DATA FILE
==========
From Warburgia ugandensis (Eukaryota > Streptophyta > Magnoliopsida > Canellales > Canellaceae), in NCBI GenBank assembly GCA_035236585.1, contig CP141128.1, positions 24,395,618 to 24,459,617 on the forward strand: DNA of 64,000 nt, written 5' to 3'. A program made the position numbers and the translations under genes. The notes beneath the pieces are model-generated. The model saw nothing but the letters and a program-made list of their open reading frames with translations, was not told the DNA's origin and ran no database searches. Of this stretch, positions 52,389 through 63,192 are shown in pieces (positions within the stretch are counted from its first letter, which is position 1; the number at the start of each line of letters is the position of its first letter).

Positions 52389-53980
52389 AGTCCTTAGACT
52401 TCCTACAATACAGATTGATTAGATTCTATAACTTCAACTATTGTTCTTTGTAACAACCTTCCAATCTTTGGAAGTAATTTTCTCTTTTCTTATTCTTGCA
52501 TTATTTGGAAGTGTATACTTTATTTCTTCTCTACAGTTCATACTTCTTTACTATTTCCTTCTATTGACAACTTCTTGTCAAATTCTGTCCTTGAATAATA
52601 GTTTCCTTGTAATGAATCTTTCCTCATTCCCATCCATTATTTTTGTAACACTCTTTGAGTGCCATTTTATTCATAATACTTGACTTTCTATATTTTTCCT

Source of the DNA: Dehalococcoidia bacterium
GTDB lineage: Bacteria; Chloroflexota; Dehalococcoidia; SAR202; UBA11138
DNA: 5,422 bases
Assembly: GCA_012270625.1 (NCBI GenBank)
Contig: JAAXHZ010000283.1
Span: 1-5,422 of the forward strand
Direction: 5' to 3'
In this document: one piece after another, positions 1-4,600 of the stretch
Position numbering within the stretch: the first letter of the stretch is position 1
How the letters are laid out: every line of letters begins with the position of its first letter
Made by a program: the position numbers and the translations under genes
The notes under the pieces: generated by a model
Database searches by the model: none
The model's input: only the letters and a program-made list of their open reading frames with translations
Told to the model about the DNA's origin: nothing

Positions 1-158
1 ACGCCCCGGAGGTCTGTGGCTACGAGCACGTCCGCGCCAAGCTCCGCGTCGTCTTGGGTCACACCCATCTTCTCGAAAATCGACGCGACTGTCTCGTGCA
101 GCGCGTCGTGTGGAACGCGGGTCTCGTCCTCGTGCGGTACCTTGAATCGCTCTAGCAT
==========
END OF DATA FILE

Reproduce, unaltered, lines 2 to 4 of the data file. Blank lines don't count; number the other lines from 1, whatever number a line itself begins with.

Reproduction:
Positions 52389-53980
52389 AGTCCTTAGACT
52401 TCCTACAATACAGATTGATTAGATTCTATAACTTCAACTATTGTTCTTTGTAACAACCTTCCAATCTTTGGAAGTAATTTTCTCTTTTCTTATTCTTGCA